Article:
“I don’t think Twenty20 will alter the shape of cricket. I can’t see it becoming an international game,” the veteran Leicestershire administrator Mike Turner predicted in the Guardian. “My guess is that it will, in the end, have a negligible effect on crowds, finance, standards or interest,” Christopher Martin-Jenkins agreed in the Times. The prognosis elsewhere was more welcoming. Mike Selvey, writing in the Guardian, seemed to have an idea where things were heading: “New heroes could be created here. Those who might dismiss the format as pot noodle cricket that will destroy techniques could be way off the mark.”

Fast forward two years and even as England and Australia capered about at the Rose Bowl there was still a sense of the starter motor clattering, the gears still waiting to catch. Sri Lanka and South Africa had been fellow early adopters and with their cautious cooperation the ECB did try to make the first step towards something more expansive. The International 20:20 Club Championship, English cricket’s great forgotten ghost ship of a Twenty20 competition, was staged only once, over three rain-sodden days in September 2005. Somerset, Leicestershire, Faisalabad Wolves from Pakistan, Sri Lanka’s Chilaw Marians and South Africa’s Titans took part, alongside a franchise-style PCA Masters XI which included Chris Gayle, Craig Spearman, Rohan Gavaskar, Parthiv Patel and (of course) Martin McCague.

The Wolves won the final at Grace Road, a match to which spectators could gain free admission by saying the word “Sony”. And for England, Twenty20 and the dream of global expansion, that was pretty much that. Australia produced the cautiously titled Australian Twenty20 competition the following year. Shortly afterwards Allen Stanford added a nitrous oxide boost to an innovation that might otherwise have plateaued out with his Stanford Caribbean tournament, complete with black bats, silver stumps and (presumably hypothetical) $20m purse.

Something was stirring. India played their first T20 international in December 2006. A year later the ICL, a rogue Indian league founded by Zee Entertainment, forced the Board of Control for Cricket in India’s hand. Given fuel by a captivating Indian victory at the 2007 ICC World Twenty20, the Indian Premier League launched the following spring and instantly skewed the cricketing world on its axis with its pizazz, optimism and cash-drenched sense of theatre.

The ECB responded in cringeworthy fashion. Despite Stanford having been linked in the US to bribery and money-laundering since 2006, a few weeks after the inaugural IPL, the ECB brass could be seen cooing in the background as Stanford capered about Lord’s with a plastic case containing $20m of someone else’s dollar bills, prelude to the collapse of a planned Stanford-funded league and his own arrest and imprisonment.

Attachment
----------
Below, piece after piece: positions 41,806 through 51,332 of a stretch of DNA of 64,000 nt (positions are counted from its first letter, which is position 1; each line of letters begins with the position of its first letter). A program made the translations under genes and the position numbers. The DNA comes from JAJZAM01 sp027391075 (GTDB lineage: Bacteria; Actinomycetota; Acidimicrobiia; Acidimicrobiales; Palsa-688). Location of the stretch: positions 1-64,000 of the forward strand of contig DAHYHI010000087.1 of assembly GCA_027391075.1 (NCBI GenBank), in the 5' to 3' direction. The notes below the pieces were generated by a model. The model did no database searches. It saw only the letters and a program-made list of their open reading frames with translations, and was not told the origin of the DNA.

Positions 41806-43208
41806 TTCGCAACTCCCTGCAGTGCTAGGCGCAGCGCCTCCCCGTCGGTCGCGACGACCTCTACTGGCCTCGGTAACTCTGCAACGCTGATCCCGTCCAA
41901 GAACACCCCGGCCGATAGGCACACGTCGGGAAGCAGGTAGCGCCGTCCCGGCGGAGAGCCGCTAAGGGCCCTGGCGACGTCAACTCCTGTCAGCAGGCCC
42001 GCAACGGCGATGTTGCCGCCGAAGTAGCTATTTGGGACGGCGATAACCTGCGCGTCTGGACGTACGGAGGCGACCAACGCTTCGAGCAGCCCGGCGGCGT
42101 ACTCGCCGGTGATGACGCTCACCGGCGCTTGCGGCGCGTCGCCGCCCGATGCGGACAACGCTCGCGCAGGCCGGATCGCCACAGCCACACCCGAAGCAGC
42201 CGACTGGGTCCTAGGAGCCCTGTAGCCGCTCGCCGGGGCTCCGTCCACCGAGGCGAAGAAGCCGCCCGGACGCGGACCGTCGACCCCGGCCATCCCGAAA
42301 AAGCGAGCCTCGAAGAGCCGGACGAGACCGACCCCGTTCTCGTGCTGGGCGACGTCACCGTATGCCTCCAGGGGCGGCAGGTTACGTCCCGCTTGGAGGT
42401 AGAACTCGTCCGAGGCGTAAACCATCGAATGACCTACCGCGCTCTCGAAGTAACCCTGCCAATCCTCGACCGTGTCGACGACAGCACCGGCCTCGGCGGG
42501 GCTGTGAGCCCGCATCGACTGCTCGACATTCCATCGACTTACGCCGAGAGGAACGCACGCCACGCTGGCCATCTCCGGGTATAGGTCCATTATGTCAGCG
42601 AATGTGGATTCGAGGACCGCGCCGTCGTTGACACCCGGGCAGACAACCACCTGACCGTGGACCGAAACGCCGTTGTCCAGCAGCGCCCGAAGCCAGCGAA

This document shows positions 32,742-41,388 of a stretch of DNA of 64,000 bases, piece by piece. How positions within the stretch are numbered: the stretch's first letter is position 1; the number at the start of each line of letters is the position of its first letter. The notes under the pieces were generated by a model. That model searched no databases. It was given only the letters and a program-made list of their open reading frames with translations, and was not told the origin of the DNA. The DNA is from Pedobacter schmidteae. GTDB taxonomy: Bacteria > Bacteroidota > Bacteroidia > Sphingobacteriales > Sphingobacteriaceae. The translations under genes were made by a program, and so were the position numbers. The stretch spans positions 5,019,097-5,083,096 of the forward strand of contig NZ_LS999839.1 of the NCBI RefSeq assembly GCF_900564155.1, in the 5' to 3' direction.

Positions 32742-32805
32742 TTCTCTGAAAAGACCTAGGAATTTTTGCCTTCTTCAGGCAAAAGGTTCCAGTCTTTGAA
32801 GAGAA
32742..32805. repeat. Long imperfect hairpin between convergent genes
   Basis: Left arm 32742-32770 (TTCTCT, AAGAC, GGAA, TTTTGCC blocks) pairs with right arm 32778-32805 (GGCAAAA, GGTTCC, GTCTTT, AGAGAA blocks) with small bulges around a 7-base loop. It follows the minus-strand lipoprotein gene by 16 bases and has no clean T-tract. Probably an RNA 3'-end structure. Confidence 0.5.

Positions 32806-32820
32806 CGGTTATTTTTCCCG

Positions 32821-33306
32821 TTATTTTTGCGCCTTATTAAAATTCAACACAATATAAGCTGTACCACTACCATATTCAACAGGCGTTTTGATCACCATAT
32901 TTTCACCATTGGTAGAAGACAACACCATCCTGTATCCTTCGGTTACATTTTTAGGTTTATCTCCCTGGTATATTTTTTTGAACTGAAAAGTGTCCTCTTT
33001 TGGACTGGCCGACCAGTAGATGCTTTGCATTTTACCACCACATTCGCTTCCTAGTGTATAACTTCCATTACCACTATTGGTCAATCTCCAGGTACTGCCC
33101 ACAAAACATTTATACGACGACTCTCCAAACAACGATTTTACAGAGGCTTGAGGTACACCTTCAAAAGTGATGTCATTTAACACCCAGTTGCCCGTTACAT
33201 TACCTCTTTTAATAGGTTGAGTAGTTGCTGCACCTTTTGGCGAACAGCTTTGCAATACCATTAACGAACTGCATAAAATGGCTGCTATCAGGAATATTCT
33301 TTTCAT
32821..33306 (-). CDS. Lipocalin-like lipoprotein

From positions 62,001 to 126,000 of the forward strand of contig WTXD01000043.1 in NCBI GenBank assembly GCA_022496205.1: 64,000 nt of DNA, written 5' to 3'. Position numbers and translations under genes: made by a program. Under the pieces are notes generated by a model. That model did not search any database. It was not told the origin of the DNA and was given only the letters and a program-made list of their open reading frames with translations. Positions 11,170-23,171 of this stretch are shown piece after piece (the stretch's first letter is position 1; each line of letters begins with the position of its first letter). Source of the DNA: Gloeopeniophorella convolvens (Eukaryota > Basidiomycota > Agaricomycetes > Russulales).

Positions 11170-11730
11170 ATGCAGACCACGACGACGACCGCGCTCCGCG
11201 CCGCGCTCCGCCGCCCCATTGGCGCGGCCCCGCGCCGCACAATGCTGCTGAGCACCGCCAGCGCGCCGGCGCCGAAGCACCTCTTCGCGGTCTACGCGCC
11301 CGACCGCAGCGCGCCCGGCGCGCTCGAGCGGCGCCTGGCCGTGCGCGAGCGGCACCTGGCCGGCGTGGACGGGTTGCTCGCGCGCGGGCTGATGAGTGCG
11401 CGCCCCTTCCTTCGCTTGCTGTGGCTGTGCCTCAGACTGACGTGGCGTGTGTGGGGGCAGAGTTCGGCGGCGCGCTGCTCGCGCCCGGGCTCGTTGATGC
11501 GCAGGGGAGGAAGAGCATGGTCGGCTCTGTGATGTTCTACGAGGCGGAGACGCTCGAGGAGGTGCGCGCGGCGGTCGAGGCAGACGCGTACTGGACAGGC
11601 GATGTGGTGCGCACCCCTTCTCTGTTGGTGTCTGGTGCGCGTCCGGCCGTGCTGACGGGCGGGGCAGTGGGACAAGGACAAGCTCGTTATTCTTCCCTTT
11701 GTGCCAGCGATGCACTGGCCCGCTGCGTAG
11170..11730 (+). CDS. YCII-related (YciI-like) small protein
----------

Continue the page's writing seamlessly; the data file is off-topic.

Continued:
Fast forward another seven years and there is currently an ever-mushrooming crop of excitable, revenue-raking Twenty20 leagues, from the Cool & Cool Presents Haier Super8 T20 Cup in Pakistan to the Ram Slam T20 Challenge in South Africa to the Georgie Pie Super Smash in New Zealand. The IPL, meanwhile, has taken the field. It is now the single greatest gravitational force in the world game, an industry leader with an estimated brand value of $7.2bn. By contrast the ECB’s own summer hit-about sounds less like a global sporting juggernaut, more like a slightly weak expression of exasperation. Twenty20. Blast! How ever did we let that one get away from us?

The transformation elsewhere in the past decade has been all-encompassing. At a global governance level the shortest form has provided India with a means of monetising its numerical strength, retaining its sponsorship and TV revenues, and implanting itself unarguably at the front of how and where and when cricket will be played in the future. And India loves Twenty20, which continues to grow while Test cricket, outside England and Australia, is a zombie form now, still perambulating through the yearly schedules but with attendances decisively shrunk in India, South Africa, Sri Lanka and New Zealand.

More minutely cricket’s basic skills have mutated dramatically. The texture of the game is profoundly different in all forms. Plenty of senior international cricketers simply do not play Tests any more. Many young cricketers around the world appear to have little interest in doing so. In Forbes’ list of the 10 richest cricketers, all either play in the IPL or are Twenty20 specialists, with those at the top catapulted out of the minor-sport paddock and on to the fringes of the global elite. This will naturally have an effect, from hard-nosed career decisions among professionals to seven-year-olds at their first team practice with an image in their heads not of white-flannelled attrition but of high-energy, high-impact white-ball cricket, of a sporting pinnacle that takes place in front of flame-throwers and writhing podium dancers, with a timely six or a nerveless yorker the ultimate skill.

Jon Lewis – who, along with Darren Gough ripped through Australia's top order on 13 June 2005 – celebrates dismissing Michael Clarke.
Jon Lewis – who, along with Darren Gough ripped through Australia’s top order on 13 June 2005 – celebrates dismissing Michael Clarke. Photograph: Reuters